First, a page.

posted on Aug, 29 2012 @ 07:28 PM
reply to post by punkinworks10
Thanks for linking that abstract, and it is definitely food for thought. I see a couple of problems with it though:
1) The angle of incidence of the asteroid impact, relative to the dispersion of seismic waves from the event. Most of them seem to come in at an
angle, and do not hit at a 90 degree perpendicular to the earth. I think this could have a drastic effect on the dispersion characteristics of the
seismic portion of the impact, which leads me to:
2) Considering what is proposed in your linked abstract, I'd like to know how they would account for a focusing of this seismic energy to the degree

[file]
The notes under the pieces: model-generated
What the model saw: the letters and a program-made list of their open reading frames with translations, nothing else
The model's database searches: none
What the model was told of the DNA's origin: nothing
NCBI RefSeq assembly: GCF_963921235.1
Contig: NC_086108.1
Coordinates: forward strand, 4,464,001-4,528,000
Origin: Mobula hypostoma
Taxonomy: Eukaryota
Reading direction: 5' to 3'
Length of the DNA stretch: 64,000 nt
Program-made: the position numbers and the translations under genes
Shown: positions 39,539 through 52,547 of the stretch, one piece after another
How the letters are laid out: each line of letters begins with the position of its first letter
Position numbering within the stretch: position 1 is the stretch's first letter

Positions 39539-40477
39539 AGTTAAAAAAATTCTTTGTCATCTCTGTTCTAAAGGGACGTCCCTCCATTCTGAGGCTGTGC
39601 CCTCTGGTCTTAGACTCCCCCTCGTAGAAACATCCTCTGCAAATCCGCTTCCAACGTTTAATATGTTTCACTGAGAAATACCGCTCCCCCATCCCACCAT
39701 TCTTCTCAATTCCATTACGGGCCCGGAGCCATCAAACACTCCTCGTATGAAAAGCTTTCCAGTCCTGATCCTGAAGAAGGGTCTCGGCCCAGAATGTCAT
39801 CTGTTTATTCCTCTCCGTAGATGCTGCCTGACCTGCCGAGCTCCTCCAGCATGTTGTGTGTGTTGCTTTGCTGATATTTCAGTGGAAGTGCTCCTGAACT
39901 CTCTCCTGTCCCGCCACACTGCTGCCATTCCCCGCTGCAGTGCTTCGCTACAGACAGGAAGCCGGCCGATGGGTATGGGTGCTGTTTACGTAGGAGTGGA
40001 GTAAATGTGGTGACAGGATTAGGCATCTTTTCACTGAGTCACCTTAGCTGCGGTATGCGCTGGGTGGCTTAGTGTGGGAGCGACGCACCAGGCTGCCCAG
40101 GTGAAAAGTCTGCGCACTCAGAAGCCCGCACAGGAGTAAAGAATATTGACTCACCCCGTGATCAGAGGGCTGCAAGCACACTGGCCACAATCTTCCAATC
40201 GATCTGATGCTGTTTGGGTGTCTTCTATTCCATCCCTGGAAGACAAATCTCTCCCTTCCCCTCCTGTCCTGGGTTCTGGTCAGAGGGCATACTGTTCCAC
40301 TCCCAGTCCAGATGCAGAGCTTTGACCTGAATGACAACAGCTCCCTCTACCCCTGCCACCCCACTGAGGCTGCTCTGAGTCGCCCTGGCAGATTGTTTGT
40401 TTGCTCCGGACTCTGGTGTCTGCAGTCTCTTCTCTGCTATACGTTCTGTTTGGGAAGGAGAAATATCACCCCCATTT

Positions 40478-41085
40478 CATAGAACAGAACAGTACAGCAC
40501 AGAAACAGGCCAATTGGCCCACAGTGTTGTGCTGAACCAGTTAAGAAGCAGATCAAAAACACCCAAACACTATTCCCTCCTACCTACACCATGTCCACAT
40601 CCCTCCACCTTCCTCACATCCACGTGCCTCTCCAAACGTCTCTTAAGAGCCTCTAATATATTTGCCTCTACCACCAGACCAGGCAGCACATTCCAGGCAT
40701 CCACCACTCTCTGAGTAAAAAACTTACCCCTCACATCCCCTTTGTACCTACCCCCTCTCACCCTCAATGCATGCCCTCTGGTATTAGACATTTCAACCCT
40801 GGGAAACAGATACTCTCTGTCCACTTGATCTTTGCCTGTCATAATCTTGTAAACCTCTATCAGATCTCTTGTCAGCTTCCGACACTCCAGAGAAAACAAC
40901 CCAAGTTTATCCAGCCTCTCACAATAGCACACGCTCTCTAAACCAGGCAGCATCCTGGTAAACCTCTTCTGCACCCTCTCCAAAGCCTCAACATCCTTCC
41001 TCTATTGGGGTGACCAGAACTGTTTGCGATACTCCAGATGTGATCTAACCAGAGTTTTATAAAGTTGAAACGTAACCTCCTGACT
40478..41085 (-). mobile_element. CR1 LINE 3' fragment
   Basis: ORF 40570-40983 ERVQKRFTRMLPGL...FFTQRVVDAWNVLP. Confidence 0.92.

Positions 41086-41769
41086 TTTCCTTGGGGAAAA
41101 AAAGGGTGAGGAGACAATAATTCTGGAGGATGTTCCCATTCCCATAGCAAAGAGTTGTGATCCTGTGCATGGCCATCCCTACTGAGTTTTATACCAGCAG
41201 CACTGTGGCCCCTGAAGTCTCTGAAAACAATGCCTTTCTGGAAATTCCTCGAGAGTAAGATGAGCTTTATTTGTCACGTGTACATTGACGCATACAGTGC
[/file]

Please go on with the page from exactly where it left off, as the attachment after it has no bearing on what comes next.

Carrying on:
that it would cause flood basalt volcanism at the antipode- when a) the earth is not exactly round, and thus automatically defocuses this energy; b)
the varying layers of all different kinds of rock would contribute to this defocusing, especially at those distances, due to the refraction
characteristics of seismic energy in varying densities of rock; and c) the necessary magma type (basalt) would have to be present in each of those
cases to form the CFB in the first place.
What I am saying is that I find it hard to digest that all of those conditions could be met, considering what I just said.
edit on Wed Aug 29th
2012 by TrueAmerican because: (no reason given)